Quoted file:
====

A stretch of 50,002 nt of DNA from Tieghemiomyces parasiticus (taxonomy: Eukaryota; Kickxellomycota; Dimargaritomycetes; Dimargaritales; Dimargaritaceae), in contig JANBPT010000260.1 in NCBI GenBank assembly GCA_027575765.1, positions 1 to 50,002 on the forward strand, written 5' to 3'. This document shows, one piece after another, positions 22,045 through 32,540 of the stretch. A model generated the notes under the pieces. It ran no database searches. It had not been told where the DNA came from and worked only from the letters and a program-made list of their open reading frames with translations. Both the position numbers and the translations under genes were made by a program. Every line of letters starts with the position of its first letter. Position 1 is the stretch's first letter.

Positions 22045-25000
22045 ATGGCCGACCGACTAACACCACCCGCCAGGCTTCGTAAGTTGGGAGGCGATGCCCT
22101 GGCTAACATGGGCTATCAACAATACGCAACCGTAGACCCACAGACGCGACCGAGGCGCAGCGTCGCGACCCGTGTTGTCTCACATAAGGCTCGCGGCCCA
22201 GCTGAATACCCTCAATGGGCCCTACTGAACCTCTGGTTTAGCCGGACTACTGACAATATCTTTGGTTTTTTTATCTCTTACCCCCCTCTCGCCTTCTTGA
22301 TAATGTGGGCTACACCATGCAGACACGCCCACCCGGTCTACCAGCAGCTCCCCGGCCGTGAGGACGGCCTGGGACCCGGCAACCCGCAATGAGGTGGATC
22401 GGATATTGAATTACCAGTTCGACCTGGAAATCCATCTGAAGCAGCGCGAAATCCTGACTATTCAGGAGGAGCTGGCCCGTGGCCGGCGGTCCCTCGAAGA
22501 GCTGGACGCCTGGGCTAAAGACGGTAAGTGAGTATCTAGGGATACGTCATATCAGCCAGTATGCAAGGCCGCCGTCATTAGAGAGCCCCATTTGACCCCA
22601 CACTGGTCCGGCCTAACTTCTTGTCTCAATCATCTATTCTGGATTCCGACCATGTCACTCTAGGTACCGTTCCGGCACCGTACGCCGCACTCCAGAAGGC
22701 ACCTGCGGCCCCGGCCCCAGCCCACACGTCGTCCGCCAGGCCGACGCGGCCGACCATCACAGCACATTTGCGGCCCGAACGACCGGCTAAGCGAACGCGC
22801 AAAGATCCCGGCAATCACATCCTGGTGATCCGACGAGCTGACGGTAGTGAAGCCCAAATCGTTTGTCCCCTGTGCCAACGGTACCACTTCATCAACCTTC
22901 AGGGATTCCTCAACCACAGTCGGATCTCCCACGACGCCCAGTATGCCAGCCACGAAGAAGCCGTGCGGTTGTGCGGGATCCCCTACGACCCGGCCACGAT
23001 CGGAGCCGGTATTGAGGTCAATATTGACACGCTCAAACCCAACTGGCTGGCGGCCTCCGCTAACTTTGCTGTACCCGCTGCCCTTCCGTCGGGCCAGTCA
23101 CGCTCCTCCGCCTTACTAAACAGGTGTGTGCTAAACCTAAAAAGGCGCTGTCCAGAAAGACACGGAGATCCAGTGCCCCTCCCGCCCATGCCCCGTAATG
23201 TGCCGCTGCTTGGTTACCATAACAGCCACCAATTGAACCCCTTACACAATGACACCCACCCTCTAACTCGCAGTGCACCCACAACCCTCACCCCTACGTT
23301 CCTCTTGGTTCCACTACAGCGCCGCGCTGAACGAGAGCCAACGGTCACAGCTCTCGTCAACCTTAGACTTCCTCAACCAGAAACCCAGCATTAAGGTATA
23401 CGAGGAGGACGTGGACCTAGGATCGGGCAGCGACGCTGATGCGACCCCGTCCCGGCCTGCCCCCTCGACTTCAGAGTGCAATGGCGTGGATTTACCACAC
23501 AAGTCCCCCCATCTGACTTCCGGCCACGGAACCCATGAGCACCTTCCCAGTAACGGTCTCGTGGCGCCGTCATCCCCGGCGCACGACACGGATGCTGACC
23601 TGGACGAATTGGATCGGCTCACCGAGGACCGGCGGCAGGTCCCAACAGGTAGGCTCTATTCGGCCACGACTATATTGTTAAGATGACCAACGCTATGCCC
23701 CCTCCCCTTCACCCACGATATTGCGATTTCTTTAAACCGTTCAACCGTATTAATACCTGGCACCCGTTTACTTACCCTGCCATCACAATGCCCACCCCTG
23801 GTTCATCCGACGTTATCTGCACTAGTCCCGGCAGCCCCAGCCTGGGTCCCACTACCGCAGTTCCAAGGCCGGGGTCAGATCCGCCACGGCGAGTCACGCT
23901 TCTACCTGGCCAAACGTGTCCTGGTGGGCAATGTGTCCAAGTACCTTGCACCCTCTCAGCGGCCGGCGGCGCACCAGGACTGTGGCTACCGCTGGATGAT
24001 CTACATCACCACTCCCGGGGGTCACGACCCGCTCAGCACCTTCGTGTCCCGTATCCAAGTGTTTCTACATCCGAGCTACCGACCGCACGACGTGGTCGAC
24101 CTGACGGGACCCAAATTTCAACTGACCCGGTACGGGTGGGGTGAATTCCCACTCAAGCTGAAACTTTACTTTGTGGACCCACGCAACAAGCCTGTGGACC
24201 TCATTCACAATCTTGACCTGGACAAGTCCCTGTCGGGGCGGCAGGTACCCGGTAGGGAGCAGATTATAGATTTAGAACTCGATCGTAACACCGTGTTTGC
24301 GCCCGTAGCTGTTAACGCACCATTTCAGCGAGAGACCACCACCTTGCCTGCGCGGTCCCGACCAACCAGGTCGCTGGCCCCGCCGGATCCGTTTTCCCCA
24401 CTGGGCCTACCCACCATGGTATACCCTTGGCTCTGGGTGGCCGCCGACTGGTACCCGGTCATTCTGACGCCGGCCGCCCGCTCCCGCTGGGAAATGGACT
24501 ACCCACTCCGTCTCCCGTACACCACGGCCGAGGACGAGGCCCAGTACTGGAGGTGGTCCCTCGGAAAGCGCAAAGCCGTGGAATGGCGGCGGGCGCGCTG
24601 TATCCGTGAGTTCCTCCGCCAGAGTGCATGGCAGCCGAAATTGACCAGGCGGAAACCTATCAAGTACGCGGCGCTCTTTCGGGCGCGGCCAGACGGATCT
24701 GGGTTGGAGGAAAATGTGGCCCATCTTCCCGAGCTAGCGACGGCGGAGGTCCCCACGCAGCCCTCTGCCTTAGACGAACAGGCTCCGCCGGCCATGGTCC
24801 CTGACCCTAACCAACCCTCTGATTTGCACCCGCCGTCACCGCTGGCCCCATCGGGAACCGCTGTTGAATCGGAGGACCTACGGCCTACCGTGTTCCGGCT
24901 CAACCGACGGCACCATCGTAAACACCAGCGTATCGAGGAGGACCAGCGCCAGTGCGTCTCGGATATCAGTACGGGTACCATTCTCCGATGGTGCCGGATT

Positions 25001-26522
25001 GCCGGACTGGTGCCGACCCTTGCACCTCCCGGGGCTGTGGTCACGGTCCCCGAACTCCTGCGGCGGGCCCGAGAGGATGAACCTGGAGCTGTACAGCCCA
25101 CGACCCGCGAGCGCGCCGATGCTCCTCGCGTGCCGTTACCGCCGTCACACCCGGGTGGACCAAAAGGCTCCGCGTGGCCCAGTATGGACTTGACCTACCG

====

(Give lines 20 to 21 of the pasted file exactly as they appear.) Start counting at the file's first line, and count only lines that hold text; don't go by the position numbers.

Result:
23701 CCTCCCCTTCACCCACGATATTGCGATTTCTTTAAACCGTTCAACCGTATTAATACCTGGCACCCGTTTACTTACCCTGCCATCACAATGCCCACCCCTG
23801 GTTCATCCGACGTTATCTGCACTAGTCCCGGCAGCCCCAGCCTGGGTCCCACTACCGCAGTTCCAAGGCCGGGGTCAGATCCGCCACGGCGAGTCACGCT